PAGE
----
Code of Conduct
We, the organizers of the Bernstein Conference are working towards making the conference a welcoming forum for fruitful scientific exchange. We are committed to creating a professional and technically safe environment and expect commonsense courtesy from the participants at the Bernstein Conference. Thank you for helping us by abiding to the following rules.
When you participate at the conference
- Registration and participation must always be under your real name and academic affiliation. This is especially directed to our online participants.
- With your registration, you agree to comply with the rules of good scientific practice1 and this code of conduct.
- If you do not want appear in photos, screenshots or films taken by the PR team of the Bernstein Network, please let us know at the registration desk if you attend in person. If you attend online please contact the PR team under email@example.com
When you give a talk or present a poster
- Your presentation must comply with the rules of good scientific practice1.
- Intellectual property rights must be respected at all times.
- As a presenter, you are responsible for the content of your presentation. As organizers of the Bernstein Conference, we decline any responsibility for copyright infringements of any kind. We strongly advise you to thoroughly check whether graphics and tables are your own copyright and whether they can be shown in the environment of the conference. Please be advised that the transfer into the general public can happen a lot quicker through social media channels than otherwise possible.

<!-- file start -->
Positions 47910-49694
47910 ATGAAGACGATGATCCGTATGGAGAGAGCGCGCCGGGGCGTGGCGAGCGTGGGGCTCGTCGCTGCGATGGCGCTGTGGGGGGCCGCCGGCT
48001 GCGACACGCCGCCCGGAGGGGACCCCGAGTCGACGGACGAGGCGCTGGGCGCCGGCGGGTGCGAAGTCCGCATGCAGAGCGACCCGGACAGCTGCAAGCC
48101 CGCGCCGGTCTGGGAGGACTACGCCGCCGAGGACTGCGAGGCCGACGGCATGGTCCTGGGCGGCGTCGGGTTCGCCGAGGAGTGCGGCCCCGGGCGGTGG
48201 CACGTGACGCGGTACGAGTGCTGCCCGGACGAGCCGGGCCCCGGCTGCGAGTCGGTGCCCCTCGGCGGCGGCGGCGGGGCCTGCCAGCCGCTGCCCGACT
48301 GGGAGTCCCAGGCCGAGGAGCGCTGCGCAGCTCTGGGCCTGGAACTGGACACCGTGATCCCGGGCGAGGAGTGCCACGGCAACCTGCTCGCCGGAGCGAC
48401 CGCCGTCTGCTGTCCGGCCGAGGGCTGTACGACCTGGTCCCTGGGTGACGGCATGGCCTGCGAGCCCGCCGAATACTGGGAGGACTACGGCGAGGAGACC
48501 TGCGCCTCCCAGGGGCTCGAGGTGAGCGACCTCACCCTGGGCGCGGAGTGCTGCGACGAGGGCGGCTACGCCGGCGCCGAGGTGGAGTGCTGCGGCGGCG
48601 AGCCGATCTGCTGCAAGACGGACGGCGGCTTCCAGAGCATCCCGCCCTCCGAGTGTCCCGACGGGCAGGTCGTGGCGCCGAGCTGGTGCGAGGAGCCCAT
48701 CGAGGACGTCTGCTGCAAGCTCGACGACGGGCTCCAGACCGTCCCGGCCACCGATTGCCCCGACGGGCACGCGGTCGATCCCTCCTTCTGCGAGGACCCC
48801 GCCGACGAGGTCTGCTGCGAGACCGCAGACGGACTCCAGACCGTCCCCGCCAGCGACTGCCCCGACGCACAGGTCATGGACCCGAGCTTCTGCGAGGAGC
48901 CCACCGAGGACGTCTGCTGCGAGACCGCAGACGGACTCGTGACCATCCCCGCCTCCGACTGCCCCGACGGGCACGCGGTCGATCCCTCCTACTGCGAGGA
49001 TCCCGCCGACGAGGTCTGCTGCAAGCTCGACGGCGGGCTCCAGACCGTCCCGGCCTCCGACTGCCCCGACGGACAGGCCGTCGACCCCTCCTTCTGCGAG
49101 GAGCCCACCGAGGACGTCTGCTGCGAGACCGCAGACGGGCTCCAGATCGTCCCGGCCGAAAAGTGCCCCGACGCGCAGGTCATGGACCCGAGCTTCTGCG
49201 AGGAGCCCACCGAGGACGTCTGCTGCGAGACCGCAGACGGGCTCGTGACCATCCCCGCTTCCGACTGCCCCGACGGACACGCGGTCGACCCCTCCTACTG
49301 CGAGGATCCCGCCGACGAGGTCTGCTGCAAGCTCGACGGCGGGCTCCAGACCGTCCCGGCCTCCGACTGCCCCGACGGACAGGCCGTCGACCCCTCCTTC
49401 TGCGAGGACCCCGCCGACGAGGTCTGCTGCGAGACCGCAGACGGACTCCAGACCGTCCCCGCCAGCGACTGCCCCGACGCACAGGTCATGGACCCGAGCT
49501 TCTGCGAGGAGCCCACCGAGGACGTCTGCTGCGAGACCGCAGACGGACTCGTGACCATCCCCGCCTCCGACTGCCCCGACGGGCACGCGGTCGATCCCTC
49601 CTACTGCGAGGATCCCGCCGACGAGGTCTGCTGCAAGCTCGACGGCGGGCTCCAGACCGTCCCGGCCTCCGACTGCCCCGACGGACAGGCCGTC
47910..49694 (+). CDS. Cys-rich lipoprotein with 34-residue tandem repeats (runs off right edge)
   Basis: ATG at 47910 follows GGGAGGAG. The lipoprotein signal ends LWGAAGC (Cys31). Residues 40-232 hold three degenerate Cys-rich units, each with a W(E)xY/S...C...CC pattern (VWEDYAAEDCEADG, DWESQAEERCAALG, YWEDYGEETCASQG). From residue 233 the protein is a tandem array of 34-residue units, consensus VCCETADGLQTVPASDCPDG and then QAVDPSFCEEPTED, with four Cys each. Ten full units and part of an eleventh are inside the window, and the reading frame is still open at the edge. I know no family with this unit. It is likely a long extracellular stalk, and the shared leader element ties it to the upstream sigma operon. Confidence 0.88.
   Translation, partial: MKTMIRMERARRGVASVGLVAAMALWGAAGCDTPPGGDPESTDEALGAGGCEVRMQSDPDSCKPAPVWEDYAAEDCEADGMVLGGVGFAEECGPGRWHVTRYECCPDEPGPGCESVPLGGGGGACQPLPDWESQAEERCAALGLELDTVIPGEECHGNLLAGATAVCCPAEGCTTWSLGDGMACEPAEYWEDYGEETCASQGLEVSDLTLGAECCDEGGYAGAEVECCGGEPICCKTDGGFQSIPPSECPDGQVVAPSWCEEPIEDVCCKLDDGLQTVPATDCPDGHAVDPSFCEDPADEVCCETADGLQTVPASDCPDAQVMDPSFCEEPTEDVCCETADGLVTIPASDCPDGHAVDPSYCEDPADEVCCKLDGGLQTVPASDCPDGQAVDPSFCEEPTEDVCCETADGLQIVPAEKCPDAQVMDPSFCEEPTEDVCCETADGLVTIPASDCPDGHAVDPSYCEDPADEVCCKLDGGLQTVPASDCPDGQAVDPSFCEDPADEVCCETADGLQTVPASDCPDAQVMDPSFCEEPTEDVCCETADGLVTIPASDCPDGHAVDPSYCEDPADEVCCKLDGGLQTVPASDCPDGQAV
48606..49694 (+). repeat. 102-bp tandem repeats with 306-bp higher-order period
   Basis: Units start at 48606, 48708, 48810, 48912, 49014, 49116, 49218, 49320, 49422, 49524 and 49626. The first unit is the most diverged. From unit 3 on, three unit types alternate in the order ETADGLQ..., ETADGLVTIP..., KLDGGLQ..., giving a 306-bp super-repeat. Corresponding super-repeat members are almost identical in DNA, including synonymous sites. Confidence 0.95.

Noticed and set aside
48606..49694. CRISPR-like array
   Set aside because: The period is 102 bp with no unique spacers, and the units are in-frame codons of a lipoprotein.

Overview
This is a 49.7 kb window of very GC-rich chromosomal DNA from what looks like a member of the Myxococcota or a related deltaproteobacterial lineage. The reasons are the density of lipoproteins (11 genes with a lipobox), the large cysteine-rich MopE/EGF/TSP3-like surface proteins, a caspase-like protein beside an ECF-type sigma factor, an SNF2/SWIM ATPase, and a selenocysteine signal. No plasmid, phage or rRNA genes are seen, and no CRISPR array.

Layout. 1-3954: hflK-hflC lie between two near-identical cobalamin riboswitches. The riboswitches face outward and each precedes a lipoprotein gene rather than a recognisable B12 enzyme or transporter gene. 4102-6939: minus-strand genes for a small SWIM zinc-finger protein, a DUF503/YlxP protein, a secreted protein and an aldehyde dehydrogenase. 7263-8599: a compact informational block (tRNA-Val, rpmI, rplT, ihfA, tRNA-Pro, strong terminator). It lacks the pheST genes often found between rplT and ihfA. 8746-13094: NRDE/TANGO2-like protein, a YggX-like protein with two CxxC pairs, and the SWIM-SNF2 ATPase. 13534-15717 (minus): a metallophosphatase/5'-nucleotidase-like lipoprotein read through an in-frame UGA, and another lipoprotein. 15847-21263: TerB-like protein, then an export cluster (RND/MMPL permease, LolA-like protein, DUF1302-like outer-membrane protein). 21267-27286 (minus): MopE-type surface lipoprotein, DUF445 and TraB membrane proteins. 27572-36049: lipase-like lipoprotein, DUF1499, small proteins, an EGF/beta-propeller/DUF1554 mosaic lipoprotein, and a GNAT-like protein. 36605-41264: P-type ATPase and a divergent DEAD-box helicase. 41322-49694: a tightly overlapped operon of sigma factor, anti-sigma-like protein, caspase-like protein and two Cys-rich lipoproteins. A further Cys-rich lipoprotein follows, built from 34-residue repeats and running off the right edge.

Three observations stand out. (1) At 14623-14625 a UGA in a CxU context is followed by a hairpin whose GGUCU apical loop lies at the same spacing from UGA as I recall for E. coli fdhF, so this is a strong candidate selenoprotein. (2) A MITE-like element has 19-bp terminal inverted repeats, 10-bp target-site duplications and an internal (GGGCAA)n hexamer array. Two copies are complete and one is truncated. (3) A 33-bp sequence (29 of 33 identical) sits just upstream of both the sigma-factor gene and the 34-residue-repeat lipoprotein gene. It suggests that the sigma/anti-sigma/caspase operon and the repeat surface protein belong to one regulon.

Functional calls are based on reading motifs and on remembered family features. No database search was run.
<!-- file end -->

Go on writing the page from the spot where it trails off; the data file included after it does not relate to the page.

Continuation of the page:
When you comment or chat within the Bernstein Conference environment
- All communication, written or spoken, in person or online, must be respectful and polite. Harassment of any kind will not be tolerated and should be reported immediately. We therefore reserve the right to delete comments which are any of the following:
- racist, hateful, sexist, homophobic, defamatory, insulting or life-threatening;
- serious, unproven or inaccurate accusations against individuals or organizations;
- comments that encourage or suggest unlawful activity;
- messages not written by the sender (or the copyright holder, as appropriate);
- messages written in a language other than English;
- messages that are unintelligible or do not follow the normal flow of discussion;
- messages posted in capitals only (these are difficult to read and can convey the impression of shouting).
- Criticism is to be directed to ideas or research results, not people.
- The moderators of the live talks and presentations must be respected at all times. This concerns their management of the session, their time keeping and their choice of questions to the presenter during the Q&A section.
- Failure to comply with any of these rules will not be tolerated and may result in exclusion from the conference.